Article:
Yes Sir!

| September 6, 2011

Verne Lundquist couldn’t contain his excitement. He has long covered the 16th and 17th holes at August National Golf Club, and when Jack Nicklaus came to his holes that Sunday, April 13th, 1986, even he couldn’t resist an exclamation after Jack made birdie. “Yes sir!”
Just six days earlier, a local writer described Jack Nicklaus as old and rusty with nothing left in the tank. Even Nicklaus himself couldn’t argue. He hadn’t won a golf tournament in two years, he hadn’t won any of the four majors in six years, and was ranked around 160th on the season’s money list. He admits to going through the motions with no expectations, even when he started Sunday’s final round.
Now one of the greatest days in golf history, A&E has released a DVD commemorating the 25th anniversary of Jack’s historic win at Augusta with a vast array of footage from the tournament and brand new interviews with Jack himself, as well as his competitor that day, Greg Norman. They’ve also included interviews with greats like Tiger Woods, Ernie Els, and Gary Player, all Masters champions. The story is narrated perfectly by Jack’s son, Jack Jr., who was caddying for his dad during the week and had a front row seat to the now mythical performance.
Jack came out of nowhere. The television crews weren’t covering him, the press didn’t attend his pre-tournament press conference, and Jack himself felt out of sorts. He was stumbling into the 1986 Masters, but Jack would stand up one last time, even if he didn’t know it.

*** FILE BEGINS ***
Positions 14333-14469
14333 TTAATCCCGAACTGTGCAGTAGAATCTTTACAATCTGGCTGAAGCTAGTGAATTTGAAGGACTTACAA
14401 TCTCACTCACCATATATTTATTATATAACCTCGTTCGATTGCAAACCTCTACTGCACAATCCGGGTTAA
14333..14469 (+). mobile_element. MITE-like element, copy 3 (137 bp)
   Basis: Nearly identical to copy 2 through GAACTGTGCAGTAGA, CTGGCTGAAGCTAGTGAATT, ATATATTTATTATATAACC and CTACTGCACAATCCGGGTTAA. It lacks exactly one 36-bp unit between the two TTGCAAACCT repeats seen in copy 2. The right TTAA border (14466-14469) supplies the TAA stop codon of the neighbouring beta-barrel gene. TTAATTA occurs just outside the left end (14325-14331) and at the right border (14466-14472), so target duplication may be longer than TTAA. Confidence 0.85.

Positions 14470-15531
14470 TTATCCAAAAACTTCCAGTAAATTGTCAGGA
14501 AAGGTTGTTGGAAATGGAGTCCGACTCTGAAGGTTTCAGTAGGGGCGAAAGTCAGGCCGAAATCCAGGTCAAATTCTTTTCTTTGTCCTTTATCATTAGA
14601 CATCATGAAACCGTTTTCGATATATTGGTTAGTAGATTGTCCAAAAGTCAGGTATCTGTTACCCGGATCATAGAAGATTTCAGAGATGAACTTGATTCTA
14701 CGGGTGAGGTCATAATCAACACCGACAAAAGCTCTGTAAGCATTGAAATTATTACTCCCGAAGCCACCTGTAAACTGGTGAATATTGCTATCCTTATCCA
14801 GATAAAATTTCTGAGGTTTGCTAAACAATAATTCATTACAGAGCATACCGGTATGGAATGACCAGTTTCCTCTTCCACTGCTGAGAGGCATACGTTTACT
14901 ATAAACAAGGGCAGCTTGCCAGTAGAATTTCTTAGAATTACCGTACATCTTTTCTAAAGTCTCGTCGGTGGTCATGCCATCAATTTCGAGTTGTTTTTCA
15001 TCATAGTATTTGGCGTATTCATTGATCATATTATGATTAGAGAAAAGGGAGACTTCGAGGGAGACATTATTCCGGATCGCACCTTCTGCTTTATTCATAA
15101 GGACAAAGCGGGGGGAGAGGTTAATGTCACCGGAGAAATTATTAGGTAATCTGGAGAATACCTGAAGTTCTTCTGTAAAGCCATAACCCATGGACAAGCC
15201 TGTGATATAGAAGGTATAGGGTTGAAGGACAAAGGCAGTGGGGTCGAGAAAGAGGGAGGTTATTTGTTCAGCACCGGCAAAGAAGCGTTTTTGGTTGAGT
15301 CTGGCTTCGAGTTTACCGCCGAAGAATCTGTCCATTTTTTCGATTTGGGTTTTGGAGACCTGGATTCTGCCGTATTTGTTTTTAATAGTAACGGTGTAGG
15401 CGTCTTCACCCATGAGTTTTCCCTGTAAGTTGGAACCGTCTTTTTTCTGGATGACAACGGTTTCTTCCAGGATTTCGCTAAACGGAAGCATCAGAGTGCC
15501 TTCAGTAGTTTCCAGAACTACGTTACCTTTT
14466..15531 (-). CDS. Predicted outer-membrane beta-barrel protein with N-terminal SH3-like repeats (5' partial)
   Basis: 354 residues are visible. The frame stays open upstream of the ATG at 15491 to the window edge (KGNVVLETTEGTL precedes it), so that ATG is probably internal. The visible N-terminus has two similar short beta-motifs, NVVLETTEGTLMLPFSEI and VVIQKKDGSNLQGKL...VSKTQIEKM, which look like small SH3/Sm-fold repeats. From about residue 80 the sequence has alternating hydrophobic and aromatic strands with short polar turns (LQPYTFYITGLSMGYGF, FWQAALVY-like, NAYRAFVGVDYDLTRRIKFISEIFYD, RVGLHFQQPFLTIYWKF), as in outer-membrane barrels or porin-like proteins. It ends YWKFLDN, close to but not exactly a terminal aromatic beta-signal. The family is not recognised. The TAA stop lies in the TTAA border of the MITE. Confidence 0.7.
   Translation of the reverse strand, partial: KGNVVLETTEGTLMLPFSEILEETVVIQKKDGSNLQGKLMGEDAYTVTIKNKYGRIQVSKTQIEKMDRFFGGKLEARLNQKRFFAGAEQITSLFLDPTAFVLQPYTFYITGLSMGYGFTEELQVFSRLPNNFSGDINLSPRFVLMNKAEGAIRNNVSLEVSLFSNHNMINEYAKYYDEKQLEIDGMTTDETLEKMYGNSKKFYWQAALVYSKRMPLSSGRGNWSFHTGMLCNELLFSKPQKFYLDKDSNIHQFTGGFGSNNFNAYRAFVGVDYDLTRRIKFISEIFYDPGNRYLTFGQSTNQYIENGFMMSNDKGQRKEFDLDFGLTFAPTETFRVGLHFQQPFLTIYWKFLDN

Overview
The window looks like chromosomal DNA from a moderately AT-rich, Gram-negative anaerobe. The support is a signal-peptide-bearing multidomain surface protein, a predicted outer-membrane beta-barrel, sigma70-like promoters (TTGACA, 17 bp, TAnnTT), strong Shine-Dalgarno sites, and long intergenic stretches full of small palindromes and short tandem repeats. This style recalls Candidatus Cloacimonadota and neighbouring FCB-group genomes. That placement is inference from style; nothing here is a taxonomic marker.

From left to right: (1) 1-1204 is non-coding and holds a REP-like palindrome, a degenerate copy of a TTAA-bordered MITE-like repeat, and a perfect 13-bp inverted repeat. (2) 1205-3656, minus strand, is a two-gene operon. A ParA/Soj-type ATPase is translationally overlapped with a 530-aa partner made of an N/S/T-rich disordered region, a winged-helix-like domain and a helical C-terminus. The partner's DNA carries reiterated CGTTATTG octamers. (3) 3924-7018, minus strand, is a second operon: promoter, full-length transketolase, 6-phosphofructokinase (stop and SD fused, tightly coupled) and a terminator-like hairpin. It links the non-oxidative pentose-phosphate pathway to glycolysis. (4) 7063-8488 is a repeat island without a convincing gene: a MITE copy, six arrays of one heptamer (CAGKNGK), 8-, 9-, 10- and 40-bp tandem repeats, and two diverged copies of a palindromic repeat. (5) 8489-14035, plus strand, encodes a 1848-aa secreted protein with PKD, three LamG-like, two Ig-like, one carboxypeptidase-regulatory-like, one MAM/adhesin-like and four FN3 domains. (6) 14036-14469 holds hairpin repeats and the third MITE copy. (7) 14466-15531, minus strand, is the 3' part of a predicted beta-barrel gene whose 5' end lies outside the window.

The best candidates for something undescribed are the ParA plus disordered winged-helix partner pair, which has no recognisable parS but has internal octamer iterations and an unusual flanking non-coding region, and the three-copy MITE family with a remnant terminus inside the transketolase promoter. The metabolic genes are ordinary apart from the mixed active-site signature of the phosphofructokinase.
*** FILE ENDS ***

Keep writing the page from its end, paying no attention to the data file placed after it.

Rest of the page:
He came to the back nine holes on Sunday four shots back, but birdies at 9, 10 and 11 put him on the top page of the leaderboard. His presence there struck fear into his competitors and started a roar in the crowd. He had just birdied the three most difficult holes on the golf course and later hit a four-iron within eight feet for eagle on the iconic 15th hole at Augusta to pull just one shot behind.
A&E perfectly unfolds the story with interviews unraveling the mind of a golfer and the thoughts in his head. Their collected footage gives life to the story as the momentum grows beneath Jack and the fear overwhelms his competitors, like Norman and Seve Ballesteros. The DVD captures the awe of the story and the legend of Jack’s final run at Augusta.
He would go on to birdie holes 16 and 17, putting him in the lead for the first time. The whole way the crowds were growing, running from hole to hole, abandoning the other golfers and joining the herds that now cheered for Jack louder than has since been heard at the Masters. He finished with a par on 18 and then sat and watched. Seve, the brash Spaniard, made bogey at 15, ending his run. Another of the world’s best, Tom Kite, missed a birdie putt on 18 to tie, and after back-to-back birdies of his own on 16 and 17, Norman came to the 18th needing just a par to tie.
It could not have been written any better. Jack, 46 years old and well past his prime, had just played the greatest 9 holes of his life with his oldest son on the bag. They shared a hug after his final putt and were now watching with the world as Greg Norman hit is approach to the 18th green. The shot sailed far right into the crowd of people, now in the thousands, and dashed Norman’s hopes. He failed to make par and Nicklaus had become the oldest player to ever win a major.
This is a story that has been retold more than any other in golf for the last 25 years, and now A&E has documented the day with a presentation befitting the performance by Jack himself. Nothing too fancy or bold, but a focus on an old man, worn out and rusty, and his son grabbing the attention of the world for nine holes of golf.
Yes sir, indeed.

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